Thinking of buying a new smart phone, it might be a good idea to get one with an NFC chip in it because AT and Thales are trialling using NFC with the final (real) hop. That would mean you wouldn’t need a separate Hop card and would just need to swipe your mobile phone to pay for your PT trip. It’s also a world first for Thales meaning we could actually be leading the world on something PT related. Here is the press release:
Auckland Transport, Telecom and Westpac to trial Mobile Wallet
Paying for services through your mobile phone is closer to reality after Telecom, Auckland Transport and Westpac have announced plans to start trialling a mobile wallet system from May in collaboration with Gemalto, Thales and Paymark.
In a major milestone for the development of mobile payments technology, the trial will involve some 30 staff from the six organisations. Trial participants will be able to use a mobile phone to make “tap and go” payments to access public transport inAucklandand make purchases at a small selection of retailers.
In a world first, Thales will be using its near-field communication (NFC) application throughout Auckland Transport’s final smart card ticketing system, HOP, before deploying it globally across all networks and banks. The trial, which utilises Telecom’s XT network, is expected to enable participants to pay forAuckland’s buses, trains and ferries through their mobile phones. The phone will communicate with the HOP terminal to complete the transaction without having to swipe or insert a card.
Auckland Transport’s Chief Executive, Dr David Warburton said:
“Mobile phone technology makes the option of paying for transport services using a device the majority of New Zealanders carry with them every day, a natural choice reducing the number of cards customers have to carry. We look forward to working with our technology and service partners in this trial.”
And in aNew Zealandfirst, the trial will also use a Westpac credit card to top up a Telecom XT Prepaid account, using Paymark’s infrastructure. This will make it easier for customers to add credit to a prepaid card without having to go online or pay in a store.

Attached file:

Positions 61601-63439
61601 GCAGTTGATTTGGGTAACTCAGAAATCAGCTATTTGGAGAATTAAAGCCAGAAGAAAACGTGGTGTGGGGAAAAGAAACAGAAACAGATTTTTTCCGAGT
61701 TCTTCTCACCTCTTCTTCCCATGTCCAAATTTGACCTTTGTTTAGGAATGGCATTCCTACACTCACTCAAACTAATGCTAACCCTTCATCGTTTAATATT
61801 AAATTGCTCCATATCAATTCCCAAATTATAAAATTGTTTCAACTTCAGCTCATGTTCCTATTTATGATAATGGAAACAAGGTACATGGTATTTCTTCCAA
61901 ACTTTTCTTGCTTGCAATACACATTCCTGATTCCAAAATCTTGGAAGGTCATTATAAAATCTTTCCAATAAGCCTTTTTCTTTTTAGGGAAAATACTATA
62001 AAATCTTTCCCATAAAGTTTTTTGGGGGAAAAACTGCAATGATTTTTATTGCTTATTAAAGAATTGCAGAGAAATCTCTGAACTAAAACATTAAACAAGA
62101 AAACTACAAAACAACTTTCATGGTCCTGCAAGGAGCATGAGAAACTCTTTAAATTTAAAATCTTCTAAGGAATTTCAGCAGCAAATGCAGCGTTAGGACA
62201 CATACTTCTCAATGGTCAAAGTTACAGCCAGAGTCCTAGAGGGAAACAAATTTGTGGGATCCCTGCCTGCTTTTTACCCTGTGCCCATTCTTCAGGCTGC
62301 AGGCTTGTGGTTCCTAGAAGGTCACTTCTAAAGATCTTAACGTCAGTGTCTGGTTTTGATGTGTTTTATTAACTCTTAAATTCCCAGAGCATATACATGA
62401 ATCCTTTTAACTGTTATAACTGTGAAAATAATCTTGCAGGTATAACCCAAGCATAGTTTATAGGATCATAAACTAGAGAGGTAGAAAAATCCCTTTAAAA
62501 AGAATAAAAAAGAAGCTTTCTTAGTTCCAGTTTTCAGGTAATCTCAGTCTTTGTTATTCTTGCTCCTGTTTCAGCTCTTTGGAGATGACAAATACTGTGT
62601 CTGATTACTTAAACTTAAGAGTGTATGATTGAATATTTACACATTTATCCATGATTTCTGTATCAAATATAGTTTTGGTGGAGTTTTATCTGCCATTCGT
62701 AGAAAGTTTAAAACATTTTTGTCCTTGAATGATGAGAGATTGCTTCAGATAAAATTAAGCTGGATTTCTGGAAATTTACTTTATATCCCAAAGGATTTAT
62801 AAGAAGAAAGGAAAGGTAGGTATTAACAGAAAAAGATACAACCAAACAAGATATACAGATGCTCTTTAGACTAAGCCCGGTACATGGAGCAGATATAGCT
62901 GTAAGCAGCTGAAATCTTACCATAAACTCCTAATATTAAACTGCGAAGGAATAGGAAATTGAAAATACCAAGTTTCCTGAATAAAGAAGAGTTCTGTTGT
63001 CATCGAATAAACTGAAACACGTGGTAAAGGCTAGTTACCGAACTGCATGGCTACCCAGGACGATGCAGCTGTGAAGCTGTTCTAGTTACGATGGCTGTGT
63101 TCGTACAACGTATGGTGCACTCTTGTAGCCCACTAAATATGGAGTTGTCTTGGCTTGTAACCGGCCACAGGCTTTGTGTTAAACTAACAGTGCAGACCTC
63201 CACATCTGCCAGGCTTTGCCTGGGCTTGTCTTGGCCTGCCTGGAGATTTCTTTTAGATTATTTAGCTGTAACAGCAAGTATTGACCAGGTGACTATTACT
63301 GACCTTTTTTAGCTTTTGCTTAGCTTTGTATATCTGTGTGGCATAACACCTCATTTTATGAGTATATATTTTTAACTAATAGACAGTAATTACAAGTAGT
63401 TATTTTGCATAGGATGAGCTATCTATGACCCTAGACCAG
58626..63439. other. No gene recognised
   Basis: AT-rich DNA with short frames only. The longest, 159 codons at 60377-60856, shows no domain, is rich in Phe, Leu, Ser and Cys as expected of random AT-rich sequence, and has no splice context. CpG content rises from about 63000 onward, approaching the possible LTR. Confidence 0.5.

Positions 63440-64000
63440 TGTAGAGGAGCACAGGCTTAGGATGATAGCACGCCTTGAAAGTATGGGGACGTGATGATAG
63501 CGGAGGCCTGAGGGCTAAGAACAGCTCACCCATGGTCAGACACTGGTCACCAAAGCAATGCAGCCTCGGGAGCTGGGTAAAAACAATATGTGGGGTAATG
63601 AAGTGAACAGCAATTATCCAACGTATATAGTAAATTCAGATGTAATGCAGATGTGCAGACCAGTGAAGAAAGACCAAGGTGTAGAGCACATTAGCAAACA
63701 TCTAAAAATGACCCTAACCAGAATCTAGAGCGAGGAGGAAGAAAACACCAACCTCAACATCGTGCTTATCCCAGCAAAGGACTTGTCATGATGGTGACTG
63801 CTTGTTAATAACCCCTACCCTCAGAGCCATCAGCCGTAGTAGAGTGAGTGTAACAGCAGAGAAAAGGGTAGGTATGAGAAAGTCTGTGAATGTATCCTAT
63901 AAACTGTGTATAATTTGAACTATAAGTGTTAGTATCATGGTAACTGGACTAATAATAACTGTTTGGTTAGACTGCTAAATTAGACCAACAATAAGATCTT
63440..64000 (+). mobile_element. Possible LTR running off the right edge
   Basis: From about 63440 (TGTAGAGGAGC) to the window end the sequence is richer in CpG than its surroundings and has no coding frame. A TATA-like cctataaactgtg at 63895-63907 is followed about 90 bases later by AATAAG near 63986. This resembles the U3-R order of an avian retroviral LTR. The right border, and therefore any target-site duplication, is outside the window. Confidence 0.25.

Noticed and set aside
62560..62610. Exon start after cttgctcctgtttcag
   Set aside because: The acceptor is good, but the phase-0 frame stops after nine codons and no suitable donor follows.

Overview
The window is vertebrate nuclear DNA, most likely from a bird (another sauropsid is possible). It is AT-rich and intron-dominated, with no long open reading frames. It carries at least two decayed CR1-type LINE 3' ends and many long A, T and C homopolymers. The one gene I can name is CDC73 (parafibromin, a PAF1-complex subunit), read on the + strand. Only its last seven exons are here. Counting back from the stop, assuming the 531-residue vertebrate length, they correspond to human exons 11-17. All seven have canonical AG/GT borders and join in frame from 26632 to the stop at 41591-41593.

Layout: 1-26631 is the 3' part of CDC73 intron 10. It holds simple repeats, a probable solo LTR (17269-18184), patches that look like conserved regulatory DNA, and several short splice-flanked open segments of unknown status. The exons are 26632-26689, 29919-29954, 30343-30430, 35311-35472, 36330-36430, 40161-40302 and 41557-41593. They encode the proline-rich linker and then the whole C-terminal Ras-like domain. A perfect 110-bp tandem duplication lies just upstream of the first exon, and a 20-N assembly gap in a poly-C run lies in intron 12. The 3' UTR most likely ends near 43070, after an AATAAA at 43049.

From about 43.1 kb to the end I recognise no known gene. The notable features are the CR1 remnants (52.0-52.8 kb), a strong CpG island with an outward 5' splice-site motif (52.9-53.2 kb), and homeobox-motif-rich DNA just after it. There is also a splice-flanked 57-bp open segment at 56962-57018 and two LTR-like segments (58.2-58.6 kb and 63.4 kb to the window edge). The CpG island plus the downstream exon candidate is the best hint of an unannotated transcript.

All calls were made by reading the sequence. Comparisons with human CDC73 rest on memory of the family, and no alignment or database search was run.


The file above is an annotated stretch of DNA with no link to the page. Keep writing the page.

Telecom CEO, Paul Reynolds, said that the days of people having to use multiple plastic cards to pay for goods and services were quickly becoming numbered.
“As we have seen with developments in mobile phone technology, people quite rightly expect their phones to offer more versatility and functionality and simplify their lifestyles. And we’re absolutely committed to developing the mobile wallet through our investment in building a common trusted services manager forNew Zealand.
“The information gained from this trial will be invaluable for developing a mobile wallet with the kinds of innovative products and services that our customers can expect on the XT network.”
Westpac General Manager Customer Technology and Services, Jim Stabback, said the trial is a step toward Kiwis joining the growing global trend of banking via mobile phone.
“This is an important part of Westpac’s innovation pipeline and it’s an excellent opportunity to build further capability in this area as theNew Zealandbanking industry moves toward a mobile future,” Mr Stabback said.
For the trial, Gemalto will provide the essential network infrastructure required for near-field communications including its Trusted Service Management platform (TSM).
“Gemalto is excited to be the technology partner in this strategic trial. Our goal is to provide an open, interoperable and neutral NFC ecosystem for operators, banks, service providers and merchants. This allows them to provide not just secure mobile contactless payments, but also a variety of new services such as loyalty and e-couponing in a fast, secure and convenient manner,” said Tan Teck Lee, Chief Innovation and Technology Officer & Asia President.
“Having been involved in over 50 NFC projects, we look forward to sharing our knowledge and experience withNew Zealandas it transforms its payment environment.”
Earlier this month Telecom, Vodafone, 2Degrees and Paymark announced a joint venture to launch a TSM which will provide a common solution for theNew Zealandmarket to encourage consumer uptake and avoid confusion. The technology and solutions prototyped in this trial will ultimately be available to all New Zealanders, across all mobile operators, via the TSM.
I’m very please with this announcement, well done AT and Thales and if we could just get the real hop rolled out we can start living in the future. I guess it also means I will have to start working on a business case to convince the wife that I need a new phone soon.